Livelihood and Economic Empowerment;

PWDs are considered the poorest of the poor in society who survives on less than a dollar per day, this means that the majority of PWDs lives in abject poverty. In order to change this stereotype, requires joint efforts of different stakeholders to reduce the poverty levels among PWDs in society. UNAPD’s response to this scenario over the years has been through designing strategies which are practical to the livelihood needs of PWDs at local level, which include; UNAPD mobilized 1452 PWDs into Poverty Alleviation Groups in the 4 districts of Kabale, Mbale, Mukono and Lira and empowered with VSLA skills. This enabled PWDs to save and loan among themselves, which enabled individual PWDs to start their own different income generating projects. Many of the PWDs used the loans to start their own projects like goat rearing, piggery, while others hired land to starting farming on large scale like maize growing, tomato growing. This approach enabled PWDs in the different districts to start an income generating activity of their choice, with manageable skills and capacity within their households.

UNAPD also engages in advocacy and lobbying meetings using the existing the existing legal frameworks, policies, guidelines to advocate for inclusion of PWDs in the on-going livelihood development programs such as NUSAF, Operation Wealth Creation (OWC), Youth Livelihood Program (YLP), Women Empowerment Program (WEP), among others. Such advocacy efforts ranged from review of policies/guidelines to be inclusive, affirmative action in favor of PWDs while implementation the programs, and involvement of PWDs in the management of these programs at local levels. Through this efforts, over 2500 PWDs benefited through receiving farming inputs like coffee, animals, fertilizers, while others benefiting from inclusive groups for OWC, YLP, and WEP.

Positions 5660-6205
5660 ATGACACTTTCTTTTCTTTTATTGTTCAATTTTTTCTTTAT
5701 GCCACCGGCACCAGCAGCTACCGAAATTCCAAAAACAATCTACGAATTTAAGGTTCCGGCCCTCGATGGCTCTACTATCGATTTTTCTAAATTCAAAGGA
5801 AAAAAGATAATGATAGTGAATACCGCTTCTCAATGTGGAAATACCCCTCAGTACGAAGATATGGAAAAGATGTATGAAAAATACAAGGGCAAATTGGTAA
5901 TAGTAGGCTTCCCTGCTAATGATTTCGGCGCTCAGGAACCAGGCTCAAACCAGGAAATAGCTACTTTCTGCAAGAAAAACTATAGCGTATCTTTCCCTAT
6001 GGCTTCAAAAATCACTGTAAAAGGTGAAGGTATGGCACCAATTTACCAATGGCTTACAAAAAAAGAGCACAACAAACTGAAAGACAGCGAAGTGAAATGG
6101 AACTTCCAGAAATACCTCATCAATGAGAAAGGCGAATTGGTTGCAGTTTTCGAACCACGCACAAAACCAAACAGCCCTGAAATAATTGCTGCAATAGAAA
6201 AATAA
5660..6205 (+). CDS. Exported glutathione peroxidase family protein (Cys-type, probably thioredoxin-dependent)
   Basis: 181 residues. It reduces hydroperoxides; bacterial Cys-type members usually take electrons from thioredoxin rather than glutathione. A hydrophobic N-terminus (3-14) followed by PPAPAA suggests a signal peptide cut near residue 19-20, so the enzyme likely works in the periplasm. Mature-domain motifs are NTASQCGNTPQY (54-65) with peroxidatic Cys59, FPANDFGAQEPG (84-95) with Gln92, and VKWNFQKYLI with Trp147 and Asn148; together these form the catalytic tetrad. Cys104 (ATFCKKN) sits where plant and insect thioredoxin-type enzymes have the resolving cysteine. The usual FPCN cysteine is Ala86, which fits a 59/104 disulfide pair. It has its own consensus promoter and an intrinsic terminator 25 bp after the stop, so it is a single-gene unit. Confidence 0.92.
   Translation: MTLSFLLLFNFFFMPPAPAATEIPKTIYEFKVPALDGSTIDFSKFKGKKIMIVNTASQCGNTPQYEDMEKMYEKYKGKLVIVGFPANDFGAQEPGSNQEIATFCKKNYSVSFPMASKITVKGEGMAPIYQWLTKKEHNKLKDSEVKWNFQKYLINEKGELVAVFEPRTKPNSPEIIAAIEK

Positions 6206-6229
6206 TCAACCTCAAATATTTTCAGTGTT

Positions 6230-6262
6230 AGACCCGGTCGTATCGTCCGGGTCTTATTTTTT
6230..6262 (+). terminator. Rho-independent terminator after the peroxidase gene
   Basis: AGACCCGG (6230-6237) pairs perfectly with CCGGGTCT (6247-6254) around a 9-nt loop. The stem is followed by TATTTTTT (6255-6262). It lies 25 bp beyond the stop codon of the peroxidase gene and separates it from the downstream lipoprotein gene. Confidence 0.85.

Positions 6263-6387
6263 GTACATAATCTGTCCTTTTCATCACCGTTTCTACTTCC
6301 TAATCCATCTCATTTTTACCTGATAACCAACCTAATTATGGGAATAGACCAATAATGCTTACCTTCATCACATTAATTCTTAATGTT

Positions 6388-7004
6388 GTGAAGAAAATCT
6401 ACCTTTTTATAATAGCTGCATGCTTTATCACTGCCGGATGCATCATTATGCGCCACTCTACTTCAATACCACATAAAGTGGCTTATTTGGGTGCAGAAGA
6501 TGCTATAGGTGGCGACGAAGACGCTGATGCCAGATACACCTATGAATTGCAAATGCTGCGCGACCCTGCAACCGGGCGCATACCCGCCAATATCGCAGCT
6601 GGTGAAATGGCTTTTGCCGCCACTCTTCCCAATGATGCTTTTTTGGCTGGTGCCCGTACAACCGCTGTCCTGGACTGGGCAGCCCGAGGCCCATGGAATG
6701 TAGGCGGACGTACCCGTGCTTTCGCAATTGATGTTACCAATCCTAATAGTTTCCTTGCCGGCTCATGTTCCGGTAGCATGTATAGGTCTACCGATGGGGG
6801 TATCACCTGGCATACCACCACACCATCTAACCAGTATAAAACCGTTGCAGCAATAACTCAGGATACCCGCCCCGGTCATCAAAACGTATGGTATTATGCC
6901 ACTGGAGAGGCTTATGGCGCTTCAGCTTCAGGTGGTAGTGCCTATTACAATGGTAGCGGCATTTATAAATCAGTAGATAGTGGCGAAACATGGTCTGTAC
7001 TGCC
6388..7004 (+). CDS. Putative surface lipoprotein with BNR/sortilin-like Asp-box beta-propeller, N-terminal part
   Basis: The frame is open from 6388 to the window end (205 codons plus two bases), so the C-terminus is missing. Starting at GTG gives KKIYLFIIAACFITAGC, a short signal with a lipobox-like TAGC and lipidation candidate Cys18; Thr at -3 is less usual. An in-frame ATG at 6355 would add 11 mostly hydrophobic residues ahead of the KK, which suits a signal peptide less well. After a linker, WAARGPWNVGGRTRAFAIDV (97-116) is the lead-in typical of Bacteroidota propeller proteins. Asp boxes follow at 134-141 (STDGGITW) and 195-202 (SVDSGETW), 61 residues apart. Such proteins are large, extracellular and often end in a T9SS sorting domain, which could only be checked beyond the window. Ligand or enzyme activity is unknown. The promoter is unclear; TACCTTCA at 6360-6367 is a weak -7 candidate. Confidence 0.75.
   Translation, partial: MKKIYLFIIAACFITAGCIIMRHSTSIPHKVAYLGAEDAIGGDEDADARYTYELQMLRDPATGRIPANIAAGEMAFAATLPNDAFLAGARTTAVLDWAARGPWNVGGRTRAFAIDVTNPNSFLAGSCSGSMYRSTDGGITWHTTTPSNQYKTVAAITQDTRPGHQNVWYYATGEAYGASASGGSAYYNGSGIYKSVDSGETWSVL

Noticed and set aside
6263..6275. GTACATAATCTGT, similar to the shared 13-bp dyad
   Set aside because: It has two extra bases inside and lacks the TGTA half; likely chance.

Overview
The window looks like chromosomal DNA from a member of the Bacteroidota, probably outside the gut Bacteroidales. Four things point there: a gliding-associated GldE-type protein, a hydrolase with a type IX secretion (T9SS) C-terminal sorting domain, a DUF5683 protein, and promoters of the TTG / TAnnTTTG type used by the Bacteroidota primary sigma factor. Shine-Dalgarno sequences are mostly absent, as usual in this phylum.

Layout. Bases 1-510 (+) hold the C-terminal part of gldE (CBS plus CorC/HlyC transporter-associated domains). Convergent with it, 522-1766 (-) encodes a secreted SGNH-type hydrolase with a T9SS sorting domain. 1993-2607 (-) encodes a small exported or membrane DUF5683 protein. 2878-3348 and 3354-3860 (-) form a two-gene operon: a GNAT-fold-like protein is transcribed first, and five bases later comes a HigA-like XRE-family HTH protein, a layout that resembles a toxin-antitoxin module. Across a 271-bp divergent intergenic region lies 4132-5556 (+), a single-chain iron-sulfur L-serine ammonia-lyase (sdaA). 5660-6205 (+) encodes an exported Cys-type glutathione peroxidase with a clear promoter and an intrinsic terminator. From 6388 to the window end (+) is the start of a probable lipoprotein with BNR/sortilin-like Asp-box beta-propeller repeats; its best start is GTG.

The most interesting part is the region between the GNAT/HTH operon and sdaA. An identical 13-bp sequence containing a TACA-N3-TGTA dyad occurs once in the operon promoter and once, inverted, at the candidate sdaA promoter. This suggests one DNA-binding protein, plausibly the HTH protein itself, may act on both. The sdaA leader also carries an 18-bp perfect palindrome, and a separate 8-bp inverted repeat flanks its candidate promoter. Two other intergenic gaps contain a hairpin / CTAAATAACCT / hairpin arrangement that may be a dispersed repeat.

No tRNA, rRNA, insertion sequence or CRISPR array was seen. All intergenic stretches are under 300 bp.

Lastly, PWDs land access is an area which UNAPD puts much emphasis as well, especially inheritance of land by PWDs in their families since land is key in sustainable livelihood. The organization got involved in several land family issues which prevents PWDs free access to land due to discrimination, cultural norms, monetarizing of land in the families. This efforts enable PWDs to access land on an equal basis with other family members, and this has been instrumental in having sustainable livelihoods among PWDs at different levels

Equal Access to Quality Inclusive Education for CWDs

With UNAPD’s built expertise in physical accessibility/inclusive design for PWDs, since 2014, the organisation has used this experience in her efforts of promoting quality inclusive education for CWDs/learners with disabilities in 8 districts of Uganda. The organization has played a key role in enforcing accessibility indicators in schools using the “Accessibility Standards” to ensure independent living of CWDs in school environment (e.g. UNAPD conducts accessibility audits of school facilities, modification of facilities, constructing model facilities for PWDs). In order to enforce the continued enrolment and retention of CWDs in schools, UNAPD also developed guidelines for enrolment and retention of CWDs in schools and worked with a selected number of school managements to adopt these guidelines as operation tools of schools. This is coupled with Child to Child approach as a strategy of imparting skills and knowledge of school managements on retention of CWDs. Relatedly, the mobilization of parents/PWDs into groups for economic empowerment equally supplements the efforts of promoting improved enrolment and retention of CWDs in schools (e.g. use of Village Saving and Loan Associations-VSLA approach). This is concluded by the continuous awareness raising and sensitization of parents, community members and stakeholders on the education rights of CWDs in society and UNAPD is proud of the current enrolment of 1,412 CWDs in different schools.

Inclusive Planning and Budget for PWDs:

In her efforts of ensuring inclusion of Disability in the on-going development programs at all levels of local governments, UNAPD realized that while the technical and political wings of local governments are engaged in planning and budgeting cycles at different levels, hardly involve PWD leaders to get their views or needs to be considered for planning and budgeting. This gap leads to neglection and non-prioritization of disability interest in the final plans and budgets at local levels leading to a discriminatory budget. It’s based on this analysis that UNAPD since 2016 embarked on the campaign to build the capacity of PWDs leaders/councillors in the sampled 2 districts of Uganda(Hoima and Soroti) to acquire the skills, knowledge and tactics for effective participation in the local level planning and budgeting cycles. This effort has opened the eyes of PWDs to start actively engage in planning and budgeting at local levels but also those of the political and technical wings of local government to recognise and appreciate the need to involve the marginalized groups like PWDs, Youth & women during the planning and budget for “Inclusive Planning and Development”.

Disability Sports: